The economic outcome from the coronavirus crisis hinges on a big if about vaccine distribution. But let’s think positive for a moment and play out the best-case scenario. We passed bridge funding for the unemployed and low-value checks (maybe they’ll be larger if Democrats win in Georgia today), along with small business support. That should lead to a stronger economic outlook, even if it doesn’t fully bridge to normalcy. Maybe the billions for vaccine distribution and new presidential leadership kick in and we’re in a pretty good situation by mid-year. In particular if you get the very elderly vaccinated, you reduce hospitalizations and deaths pretty sharply and you can start to tentatively reopen things that have really been closed since last March.
Combine that with positive aggregate household savings — in equal measure from CARES Act transfers and, less remarked-upon, lack of spending because there’s not a whole lot to do with travel and leisure dollars — and you have a lot of money burning holes in pockets. This is often called pent-up demand, and in practice it means that hotels and restaurants and movie theaters and other discretionary activities will see a lot of customers once activities can be assuredly done safely. The post-pandemic will be a big party, under this theory: there’s even a lot of loose talk about a Second Roaring Twenties.
Matt Yglesias has been one of the primary outliners of this scenario, and you should read his take. But I would say that it really only makes sense if you believe we live in a plutonomy, where the lives and fortunes of the rich matter almost exclusively. For them, rushing out after the crisis has lifted and going on trips and to the movies is quite probable. For everyone else, not so much. But inequality has soared to such a degree, especially in the pandemic, that under the plutonomy theory, all you need are rich people to support the entire economy. Let’s look at how this works, and why the particular circumstances of the pandemic cut against it.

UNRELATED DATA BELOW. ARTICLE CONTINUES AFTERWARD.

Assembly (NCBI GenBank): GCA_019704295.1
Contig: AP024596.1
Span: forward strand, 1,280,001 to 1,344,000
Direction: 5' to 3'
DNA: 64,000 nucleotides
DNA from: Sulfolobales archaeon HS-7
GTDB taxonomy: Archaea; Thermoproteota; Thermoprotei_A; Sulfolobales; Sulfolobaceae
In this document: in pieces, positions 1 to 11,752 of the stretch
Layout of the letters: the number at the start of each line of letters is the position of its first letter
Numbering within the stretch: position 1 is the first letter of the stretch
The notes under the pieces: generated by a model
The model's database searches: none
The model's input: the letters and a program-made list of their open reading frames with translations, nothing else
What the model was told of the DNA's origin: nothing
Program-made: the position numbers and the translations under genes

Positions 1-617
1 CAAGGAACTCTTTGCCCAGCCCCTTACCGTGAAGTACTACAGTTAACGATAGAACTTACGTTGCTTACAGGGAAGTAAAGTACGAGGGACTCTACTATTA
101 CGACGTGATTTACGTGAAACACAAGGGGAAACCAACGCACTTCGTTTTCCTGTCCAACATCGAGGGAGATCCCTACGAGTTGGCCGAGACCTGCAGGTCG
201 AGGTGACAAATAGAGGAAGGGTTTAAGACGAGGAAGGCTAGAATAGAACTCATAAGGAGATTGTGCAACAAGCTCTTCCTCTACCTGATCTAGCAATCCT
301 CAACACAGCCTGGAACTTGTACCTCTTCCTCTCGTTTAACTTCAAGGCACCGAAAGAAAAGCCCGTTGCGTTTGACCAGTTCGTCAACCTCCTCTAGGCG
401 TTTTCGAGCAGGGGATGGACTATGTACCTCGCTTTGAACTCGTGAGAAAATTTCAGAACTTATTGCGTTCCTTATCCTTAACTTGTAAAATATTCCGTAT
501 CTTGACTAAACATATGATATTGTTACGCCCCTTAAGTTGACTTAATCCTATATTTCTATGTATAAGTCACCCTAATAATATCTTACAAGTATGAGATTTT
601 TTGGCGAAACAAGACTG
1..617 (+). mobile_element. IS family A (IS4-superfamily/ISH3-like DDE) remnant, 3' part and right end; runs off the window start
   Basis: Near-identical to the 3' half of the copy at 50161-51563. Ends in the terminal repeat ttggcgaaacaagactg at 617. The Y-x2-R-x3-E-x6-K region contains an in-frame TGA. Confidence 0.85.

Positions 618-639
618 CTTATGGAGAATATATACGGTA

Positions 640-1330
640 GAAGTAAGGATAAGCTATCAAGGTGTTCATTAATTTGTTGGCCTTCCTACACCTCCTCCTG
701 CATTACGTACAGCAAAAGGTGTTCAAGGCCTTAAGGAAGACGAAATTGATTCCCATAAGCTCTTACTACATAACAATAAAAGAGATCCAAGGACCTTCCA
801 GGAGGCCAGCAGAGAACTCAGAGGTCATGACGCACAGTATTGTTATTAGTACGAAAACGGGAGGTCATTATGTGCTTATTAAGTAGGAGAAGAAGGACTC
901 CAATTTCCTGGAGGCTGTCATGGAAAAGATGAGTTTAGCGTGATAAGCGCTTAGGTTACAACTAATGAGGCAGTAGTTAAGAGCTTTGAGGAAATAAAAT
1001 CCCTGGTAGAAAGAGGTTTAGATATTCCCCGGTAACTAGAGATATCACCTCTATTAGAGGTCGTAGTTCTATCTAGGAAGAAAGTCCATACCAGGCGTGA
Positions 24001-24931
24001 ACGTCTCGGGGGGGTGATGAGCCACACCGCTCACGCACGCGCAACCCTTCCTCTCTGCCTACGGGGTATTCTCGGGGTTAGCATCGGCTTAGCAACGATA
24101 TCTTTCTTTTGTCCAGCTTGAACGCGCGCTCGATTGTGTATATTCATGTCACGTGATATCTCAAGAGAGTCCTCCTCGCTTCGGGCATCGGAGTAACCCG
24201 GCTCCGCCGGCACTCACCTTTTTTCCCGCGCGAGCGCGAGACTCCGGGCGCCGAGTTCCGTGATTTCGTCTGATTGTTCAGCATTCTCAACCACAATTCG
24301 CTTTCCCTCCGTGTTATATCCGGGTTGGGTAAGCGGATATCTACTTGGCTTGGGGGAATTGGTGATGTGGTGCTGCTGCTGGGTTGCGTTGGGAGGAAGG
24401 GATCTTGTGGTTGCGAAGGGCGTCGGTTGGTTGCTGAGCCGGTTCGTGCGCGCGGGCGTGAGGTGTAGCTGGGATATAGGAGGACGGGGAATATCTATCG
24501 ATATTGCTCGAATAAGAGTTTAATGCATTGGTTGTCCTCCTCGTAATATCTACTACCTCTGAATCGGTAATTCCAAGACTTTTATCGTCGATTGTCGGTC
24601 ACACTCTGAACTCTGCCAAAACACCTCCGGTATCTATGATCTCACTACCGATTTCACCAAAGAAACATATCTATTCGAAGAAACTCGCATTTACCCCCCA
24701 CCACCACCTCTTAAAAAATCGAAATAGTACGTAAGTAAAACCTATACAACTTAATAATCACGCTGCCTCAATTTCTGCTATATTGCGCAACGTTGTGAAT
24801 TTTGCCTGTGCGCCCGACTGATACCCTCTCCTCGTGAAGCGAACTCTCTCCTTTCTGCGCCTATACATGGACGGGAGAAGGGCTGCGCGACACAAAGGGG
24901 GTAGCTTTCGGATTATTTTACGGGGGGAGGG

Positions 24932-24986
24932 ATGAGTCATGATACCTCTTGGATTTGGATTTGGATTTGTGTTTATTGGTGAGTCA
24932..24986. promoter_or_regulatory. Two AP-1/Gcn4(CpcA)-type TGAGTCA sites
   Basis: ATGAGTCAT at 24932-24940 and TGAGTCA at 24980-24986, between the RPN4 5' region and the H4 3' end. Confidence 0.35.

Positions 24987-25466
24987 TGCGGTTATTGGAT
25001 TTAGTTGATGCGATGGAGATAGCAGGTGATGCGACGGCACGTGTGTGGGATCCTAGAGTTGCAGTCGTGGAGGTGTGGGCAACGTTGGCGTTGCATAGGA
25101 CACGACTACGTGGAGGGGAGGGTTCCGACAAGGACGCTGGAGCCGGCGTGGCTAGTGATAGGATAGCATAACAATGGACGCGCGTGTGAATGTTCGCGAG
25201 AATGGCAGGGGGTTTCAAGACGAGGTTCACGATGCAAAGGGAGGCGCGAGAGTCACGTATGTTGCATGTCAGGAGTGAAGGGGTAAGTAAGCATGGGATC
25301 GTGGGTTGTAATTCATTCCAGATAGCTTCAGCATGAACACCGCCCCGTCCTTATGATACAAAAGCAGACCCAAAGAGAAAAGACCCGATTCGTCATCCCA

If you believe in trickle-down, the burst of spending will trigger hiring for those in the service sector that cater to this wealthy clientele. That’s how a plutonomy functions to support low-wage workers and build a recovery.
This can also create competition. Yglesias notes how three coffee shops in his neighborhood have closed, and as herd immunity nears, the remaining one will see a surge of demand and therefore raise prices. This will lead to some other budding coffee shop owner to open a store and undercut the incumbent on price. This new business formation will eventually lead to a full recovery.
There’s only one thing: how will this new entrepreneur get the working capital to open up? Because smaller businesses simply cannot access credit, a trend that started after the financial crisis and has only worsened. Right now small business lending is at the same level as 2008, which was a far more pronounced recession. There’s been a parallel boom in cheap lending to bigger businesses, and again this predates the uncertain economic circumstances of the pandemic. The disappearance of community banks and the lack of profit margin in small business loans are among the causes.
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Big banks themselves, meanwhile, have just been allowed to engage in share buybacks and dividends again, making it even less likely they will search for profit in small business lending. This leakage to shareholders isn’t enough for the capital class yet, but the trendlines are clear. The financial sector is supporting the big guys. The small business support in the new relief bill, which really only lasts two to three months, is not seen as enough to prevent more carnage. There are hundreds of thousands of firms barely hanging on that aren’t likely to make it, and the system makes it difficult for upstart replacements.